Of Gods and Men ---1/2
Red Riding Hood -1/2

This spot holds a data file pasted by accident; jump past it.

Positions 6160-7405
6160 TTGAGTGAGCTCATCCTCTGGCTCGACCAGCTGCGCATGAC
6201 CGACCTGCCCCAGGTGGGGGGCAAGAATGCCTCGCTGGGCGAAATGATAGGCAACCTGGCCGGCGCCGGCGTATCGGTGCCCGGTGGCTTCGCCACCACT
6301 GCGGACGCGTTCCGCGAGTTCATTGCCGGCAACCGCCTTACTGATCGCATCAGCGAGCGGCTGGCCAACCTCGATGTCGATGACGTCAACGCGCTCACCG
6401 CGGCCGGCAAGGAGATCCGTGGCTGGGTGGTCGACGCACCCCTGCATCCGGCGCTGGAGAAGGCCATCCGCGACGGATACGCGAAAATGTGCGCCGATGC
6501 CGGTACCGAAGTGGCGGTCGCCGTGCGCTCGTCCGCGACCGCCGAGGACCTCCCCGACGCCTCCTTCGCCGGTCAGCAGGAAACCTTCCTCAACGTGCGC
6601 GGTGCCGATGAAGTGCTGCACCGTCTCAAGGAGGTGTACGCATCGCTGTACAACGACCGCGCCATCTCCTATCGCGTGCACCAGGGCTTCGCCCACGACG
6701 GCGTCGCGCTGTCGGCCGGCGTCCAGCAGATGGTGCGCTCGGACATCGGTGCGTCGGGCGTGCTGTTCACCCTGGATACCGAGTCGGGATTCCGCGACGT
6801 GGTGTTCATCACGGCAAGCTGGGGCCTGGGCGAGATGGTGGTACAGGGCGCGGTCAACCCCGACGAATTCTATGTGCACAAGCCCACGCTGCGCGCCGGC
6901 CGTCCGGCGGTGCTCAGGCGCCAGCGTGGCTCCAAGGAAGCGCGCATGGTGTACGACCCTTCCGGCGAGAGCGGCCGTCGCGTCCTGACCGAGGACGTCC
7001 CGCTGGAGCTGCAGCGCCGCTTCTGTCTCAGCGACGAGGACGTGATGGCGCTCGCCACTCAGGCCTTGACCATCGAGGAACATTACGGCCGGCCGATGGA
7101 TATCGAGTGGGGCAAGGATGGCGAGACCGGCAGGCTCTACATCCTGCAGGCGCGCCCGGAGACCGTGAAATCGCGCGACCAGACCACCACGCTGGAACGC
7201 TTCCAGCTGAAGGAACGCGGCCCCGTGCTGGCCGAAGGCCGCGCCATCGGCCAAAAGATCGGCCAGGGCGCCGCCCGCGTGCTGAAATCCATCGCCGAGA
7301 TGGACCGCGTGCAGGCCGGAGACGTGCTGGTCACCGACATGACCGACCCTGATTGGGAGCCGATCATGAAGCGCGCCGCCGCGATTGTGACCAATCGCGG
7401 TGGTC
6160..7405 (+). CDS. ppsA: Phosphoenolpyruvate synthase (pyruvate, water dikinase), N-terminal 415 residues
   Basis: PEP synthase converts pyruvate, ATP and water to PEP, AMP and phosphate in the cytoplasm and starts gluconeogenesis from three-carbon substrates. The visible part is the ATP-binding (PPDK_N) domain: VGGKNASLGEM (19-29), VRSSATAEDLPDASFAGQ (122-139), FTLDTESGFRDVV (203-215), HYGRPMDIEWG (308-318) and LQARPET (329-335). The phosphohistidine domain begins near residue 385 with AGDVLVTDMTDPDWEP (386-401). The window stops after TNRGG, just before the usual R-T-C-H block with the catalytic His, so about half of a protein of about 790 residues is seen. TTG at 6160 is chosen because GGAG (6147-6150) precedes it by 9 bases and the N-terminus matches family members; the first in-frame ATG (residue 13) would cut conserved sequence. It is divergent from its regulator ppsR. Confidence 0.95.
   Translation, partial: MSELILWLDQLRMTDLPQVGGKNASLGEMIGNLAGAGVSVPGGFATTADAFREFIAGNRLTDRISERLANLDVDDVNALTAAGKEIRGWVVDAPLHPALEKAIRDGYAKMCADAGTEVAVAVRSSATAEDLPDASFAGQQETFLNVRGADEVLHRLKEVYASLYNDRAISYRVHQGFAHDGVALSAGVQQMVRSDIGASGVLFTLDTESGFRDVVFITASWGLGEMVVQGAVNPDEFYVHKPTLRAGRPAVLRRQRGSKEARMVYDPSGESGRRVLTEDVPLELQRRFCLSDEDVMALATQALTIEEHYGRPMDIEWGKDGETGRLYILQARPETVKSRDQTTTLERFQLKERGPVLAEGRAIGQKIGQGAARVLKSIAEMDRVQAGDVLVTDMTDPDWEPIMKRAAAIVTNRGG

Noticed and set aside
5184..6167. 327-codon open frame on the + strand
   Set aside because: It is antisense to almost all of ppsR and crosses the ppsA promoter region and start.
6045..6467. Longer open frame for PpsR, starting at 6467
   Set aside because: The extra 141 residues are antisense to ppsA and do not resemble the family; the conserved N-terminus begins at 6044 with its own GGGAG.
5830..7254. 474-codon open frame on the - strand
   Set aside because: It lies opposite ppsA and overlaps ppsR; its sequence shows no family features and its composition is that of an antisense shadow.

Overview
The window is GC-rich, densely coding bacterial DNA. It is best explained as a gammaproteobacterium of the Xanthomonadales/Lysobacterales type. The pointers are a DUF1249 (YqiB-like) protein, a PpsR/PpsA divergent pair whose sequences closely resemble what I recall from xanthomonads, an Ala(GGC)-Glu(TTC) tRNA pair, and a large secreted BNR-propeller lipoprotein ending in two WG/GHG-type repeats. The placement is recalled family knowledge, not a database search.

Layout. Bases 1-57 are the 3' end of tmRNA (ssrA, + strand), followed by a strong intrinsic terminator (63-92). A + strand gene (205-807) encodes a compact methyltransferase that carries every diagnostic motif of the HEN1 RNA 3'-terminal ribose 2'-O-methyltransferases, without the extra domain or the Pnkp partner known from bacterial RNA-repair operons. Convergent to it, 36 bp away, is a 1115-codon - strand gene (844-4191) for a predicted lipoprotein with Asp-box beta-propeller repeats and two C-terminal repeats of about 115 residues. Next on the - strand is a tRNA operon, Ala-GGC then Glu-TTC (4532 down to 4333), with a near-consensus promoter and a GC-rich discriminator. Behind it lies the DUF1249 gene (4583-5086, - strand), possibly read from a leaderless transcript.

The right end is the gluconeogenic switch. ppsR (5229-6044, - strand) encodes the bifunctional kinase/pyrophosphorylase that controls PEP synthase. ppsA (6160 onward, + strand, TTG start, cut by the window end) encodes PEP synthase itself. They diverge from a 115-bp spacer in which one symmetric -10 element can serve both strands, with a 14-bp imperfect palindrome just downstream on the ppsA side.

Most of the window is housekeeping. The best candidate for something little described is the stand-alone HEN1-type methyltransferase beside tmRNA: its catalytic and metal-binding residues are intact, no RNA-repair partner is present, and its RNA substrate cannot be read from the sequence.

(Guild) Xavier Beauvoisâ€™ much-feted drama â€œOf Gods And Menâ€? is a film of quiet contemplation about men of quiet contemplation, Trappist monks inhabiting a provincial Algerian monastery. Based on a true incident in 1996 involving a clash with Islamic fundamentalists, the film invites a consideration of the social roles of religion and how the unseen and unheard (namely God) provide unlikely justification for radically diverse social action. The story is, on its face, very simple. The encroachment of Islamic radicals on the peaceful countryside presses a thorny question to the monks: With direct conflict inevitable, should they stay true to their commitment to serve the local needy, or abandon the monastery and return to the safety of France? Most of the film is preoccupied with answering this question. Though the outcome is never much in doubt (Beauvois all but announces the filmâ€™s ending from the opening frames), classical tragedies concern themselves less with oneâ€™s fate and more with how one meets it. These are men of responsibility, service and spiritual devotion, emblematized by the weight of leadership seen in Christian (Lambert Wilson), the medical care tirelessly offered by Luc (Michael Lonsdale), and the monksâ€™ daily practices of prayer and chanting. (Side note: Itâ€™s particularly heartening to see the adept Lonsdale escape his niche as a hardbitten toughie to play a gentle, loving soul.) Since Beauvois takes pains to detail the activities and rhythms of monastic life, thereâ€™s an element of anthropological interest here (or disinterest, for those who find the slow pace unbearably ponderous). Themes emerge: the character of brotherhood (occasionally strained but ultimately loving), strong ties to the community (the monksâ€™ trusted counsel is sought even on such matters as secular love), and the struggle to maintain faith even in the face of a world gone mad. The monks agree they shouldnâ€™t be seeking martyrdom. But they are, in a sense, prisoners of conscience, a point that Beauvois and co-writer Etienne Comar only obliquely address. True to life, this community of faith is a conspicuously aging one, and itâ€™s the youngest of the group (Olivier Rabourdin) who expresses the greatest reservations about staying in the line of fire: â€œDying here, here and now ... does it serve a purpose?â€? Christian rather unconvincingly offers, â€œHelp will come from the Lord,â€? but his stronger argument goes to the heart of their sworn vocation to live like Christ: â€œThe Good Shepherd doesnâ€™t abandon his flock to the wolves.â€? The specter of Islamic fundamentalism â€” carefully contrasted with the good-hearted men, women and children of the community â€” points up the damaging potential of faith. For some viewers, the possibility of the monks remaining to face certain harm will prove the same point. But Beauvois wears his heart on his sleeve: If he allows the monks their humanity, heâ€™s yet more interested in their extraordinary nobility of sacrifice. The film loses some power by letting the central debate fizzle out (Beauvois fumbles the dramatization of the menâ€™s arrival at final decisions), but rallies in the end with an eloquent post-climactic testament by Christian, an attempt to respond rationally to the irrational.